How to run a sub-three marathon
© Dave Shopland for Virgin Money London Marathon
Running coach Richard Coates on what it takes to crack the elusive sub-three 26.2.
A sub-three-hour marathon marks you out as an above-average runner. Indeed, you're within an hour of the elite field. But just what does it take to break the sub-three barrier, and how achievable is it for amateur athletes?
Activity tracking platform Strava recently released data from over 10,000 Virgin Money London Marathon runners, revealing that, on average, those who managed a sub-three-hour time at the marathon in 2018 trained roughly twice as much (in terms of miles run and quantity of runs) than those who ran sub-four marathons. This translates as running 65.9 miles in a week over eight runs, compared to 33.1 miles in a week over four runs. Before you double your training plan though, it might not be as simple as that.
“For starters, a lot of it is down to genetics,” explains running coach and director of Full Potential, Richard Coates. “I’ve had runners who did 30 miles a week and still ran three-hour marathons. It doesn’t necessarily follow that you have to do big miles. Everyone’s unique and different, so it’s not always the case that if you do big miles you’re going to do it.”
That’s not to say that it isn’t an achievable target, though. “You have to remember that most people running around three hours might not even be club athletes,” adds Coates. “They’re normal human beings – they’re not elite athletes.”
Surprisingly, bags experience isn't a prerequisite, either. “Sometimes a runner might not have actually been running all their life and, because they’ve got less mileage in their legs, they’re a lot fresher than runners who might have started running a lot earlier,” says Coates.
So if you don't need to be elite, experienced, or racking up 65 miles a week, what do you need to do to attain that elusive 2:59?
1. Be consistent
Coates believes that the biggest difference between a three- and four-hour marathon runner is consistency – "the first golden rule of training". "Those aiming for four hours are no less committed but they may be a little less consistent in how many sessions they’re doing a week," says Coates. "The runners that are training consistently are far more likely to get the time they want rather than those that dip in and dip out.”
2. Work on your speed endurance
If you want to finish with a marathon time that starts with a two, you’re going to have to average 6:50min/miles for the duration of the run. This means having a good lactate threshold (the pace you can maintain without lactate increasing the blood). “Faster runners will do more lactate threshold work to improve their speed endurance, whereas runners around four hours might be doing some but not at the same volume,” says Coates.
Lactate threshold work involves training at a "comfortably hard" pace – slightly faster than marathon pace. “Sub-three runners would do threshold work throughout their training, but in the early stage of a marathon training block, they might just do short one-minute intervals to help develop the central nervous system and get more leg power.”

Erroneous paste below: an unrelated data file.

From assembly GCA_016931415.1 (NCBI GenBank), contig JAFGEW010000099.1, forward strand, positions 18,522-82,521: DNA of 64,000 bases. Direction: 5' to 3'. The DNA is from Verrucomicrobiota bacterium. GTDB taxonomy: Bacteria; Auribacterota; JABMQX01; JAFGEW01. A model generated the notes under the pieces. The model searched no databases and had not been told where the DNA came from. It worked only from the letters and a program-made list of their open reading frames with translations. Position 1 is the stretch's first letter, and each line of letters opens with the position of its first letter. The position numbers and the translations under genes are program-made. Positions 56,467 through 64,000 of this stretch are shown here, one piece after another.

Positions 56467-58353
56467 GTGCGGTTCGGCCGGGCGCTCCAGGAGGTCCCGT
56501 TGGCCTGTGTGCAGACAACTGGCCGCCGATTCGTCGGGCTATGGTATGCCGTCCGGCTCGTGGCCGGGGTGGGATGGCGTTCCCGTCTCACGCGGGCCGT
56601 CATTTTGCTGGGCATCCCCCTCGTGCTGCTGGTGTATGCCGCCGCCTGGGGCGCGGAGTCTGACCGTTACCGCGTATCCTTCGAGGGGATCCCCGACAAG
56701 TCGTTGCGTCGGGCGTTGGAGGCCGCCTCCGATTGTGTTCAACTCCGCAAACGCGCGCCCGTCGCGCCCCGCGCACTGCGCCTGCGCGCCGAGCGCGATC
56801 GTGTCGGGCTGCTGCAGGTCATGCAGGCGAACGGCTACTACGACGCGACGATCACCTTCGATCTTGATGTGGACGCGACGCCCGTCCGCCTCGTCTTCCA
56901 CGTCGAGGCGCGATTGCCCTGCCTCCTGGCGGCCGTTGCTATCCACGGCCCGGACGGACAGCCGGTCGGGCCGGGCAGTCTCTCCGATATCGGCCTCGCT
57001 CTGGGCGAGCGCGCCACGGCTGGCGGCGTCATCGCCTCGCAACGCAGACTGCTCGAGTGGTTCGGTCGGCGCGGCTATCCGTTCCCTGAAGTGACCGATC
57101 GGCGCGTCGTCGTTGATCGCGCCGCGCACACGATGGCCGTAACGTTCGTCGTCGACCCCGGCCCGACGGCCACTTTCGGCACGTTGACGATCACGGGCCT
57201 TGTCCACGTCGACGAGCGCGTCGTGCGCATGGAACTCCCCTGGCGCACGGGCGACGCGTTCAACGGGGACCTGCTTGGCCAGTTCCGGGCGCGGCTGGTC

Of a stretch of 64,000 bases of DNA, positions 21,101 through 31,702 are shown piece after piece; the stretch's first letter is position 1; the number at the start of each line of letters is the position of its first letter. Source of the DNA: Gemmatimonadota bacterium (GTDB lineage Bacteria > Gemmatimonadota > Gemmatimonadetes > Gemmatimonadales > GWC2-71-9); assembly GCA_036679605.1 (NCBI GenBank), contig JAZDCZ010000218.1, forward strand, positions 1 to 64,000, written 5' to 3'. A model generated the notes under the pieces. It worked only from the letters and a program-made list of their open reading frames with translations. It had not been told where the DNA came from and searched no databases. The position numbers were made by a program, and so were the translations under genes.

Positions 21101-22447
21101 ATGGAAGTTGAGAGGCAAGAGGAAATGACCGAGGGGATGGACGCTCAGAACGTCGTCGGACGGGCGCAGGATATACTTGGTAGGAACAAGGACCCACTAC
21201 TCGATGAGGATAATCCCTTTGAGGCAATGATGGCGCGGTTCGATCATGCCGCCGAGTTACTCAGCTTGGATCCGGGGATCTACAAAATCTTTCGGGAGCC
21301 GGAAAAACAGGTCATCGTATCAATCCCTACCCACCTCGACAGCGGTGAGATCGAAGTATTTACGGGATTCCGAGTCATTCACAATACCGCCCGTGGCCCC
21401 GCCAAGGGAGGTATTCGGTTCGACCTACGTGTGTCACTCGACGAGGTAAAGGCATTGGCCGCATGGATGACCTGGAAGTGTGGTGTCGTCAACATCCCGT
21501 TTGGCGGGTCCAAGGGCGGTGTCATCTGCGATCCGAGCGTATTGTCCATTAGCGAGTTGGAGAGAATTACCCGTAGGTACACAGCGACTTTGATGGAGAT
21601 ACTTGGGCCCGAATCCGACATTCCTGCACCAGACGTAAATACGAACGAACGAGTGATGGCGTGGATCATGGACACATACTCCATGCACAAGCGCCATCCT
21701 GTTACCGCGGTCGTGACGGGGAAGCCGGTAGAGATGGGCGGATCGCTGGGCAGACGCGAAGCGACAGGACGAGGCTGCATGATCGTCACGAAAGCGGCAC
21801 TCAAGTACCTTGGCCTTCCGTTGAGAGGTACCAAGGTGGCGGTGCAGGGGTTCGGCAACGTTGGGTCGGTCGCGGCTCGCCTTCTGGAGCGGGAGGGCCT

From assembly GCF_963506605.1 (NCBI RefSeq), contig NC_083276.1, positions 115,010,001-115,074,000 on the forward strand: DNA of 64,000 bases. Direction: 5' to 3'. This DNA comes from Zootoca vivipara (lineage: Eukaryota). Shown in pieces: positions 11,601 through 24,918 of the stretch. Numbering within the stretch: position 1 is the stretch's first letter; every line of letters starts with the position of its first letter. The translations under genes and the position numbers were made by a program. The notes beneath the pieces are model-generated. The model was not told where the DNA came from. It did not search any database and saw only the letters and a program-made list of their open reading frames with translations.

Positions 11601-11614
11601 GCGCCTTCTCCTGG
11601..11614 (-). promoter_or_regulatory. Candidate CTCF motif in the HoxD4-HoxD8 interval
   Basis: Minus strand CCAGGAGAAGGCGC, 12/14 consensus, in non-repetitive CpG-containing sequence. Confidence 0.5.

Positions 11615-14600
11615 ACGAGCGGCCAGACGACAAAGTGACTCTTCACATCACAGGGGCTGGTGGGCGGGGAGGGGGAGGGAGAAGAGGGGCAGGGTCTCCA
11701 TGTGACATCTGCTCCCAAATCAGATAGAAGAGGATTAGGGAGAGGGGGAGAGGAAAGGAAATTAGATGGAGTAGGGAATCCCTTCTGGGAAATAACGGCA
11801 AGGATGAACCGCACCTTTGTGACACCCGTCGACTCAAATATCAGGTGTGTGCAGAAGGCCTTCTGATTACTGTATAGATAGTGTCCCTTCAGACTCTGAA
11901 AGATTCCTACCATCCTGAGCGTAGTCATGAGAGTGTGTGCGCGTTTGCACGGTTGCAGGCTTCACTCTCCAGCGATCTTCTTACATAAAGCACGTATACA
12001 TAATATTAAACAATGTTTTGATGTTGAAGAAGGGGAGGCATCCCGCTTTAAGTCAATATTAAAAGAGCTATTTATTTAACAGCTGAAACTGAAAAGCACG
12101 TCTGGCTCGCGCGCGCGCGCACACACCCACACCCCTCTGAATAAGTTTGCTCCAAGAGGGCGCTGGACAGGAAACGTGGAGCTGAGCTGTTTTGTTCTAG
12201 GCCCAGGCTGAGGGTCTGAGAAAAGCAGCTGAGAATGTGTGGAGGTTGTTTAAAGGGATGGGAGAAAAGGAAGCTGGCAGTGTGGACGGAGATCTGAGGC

3. Boost your strength endurance
“As training goes on, faster runners will work more on their strength endurance and ability to last for longer,” explains Coates.
Strength endurance refers to the body's ability to produce force over time – and can be improved by training against some form of resistance. “They might do hilly undulating runs or Kenyan hills, where they are working at threshold up and down a hill, rather than just running hard to the top of the hill.”
Another way to develop strength endurance is through specific strength exercises. “The faster runners will be doing more strength work in the gym as well. It’s not only about training your cardiovascular system, but you’ve also got to train your muscular system as well to get strong.”
4. Develop your gears
Although it may seem counterintuitive, Coates recommends running at a wide range of paces – easy, steady, threshold, 90 percent effort and target marathon pace – throughout training. “The adage I like to use is: to run fast, you need to be like a car and develop lots of gears. If you just train at one steady pace all the time, that’s what your body will get conditioned to. Fast runners will do lots of different paces, whereas a four-hour marathon runner might just be doing a steady pace all the time, just be able to complete the distance.”
5. Go for quality over quantity
Strava’s stats revealed that last year's sub-three-hour runners were training more than seven days a week, meaning they were training twice on some days. But Coates believes the focus should be on quality over quantity: “If you go out and churn out lots of miles for the sake of it, that’s okay, as long as you’ve got the time and your body can handle it. Most people are time deficient in this day and age, and they don’t have the strength or mobility to do it, so going out and doing lots of miles just batters them. The main thing is to listen to your body.”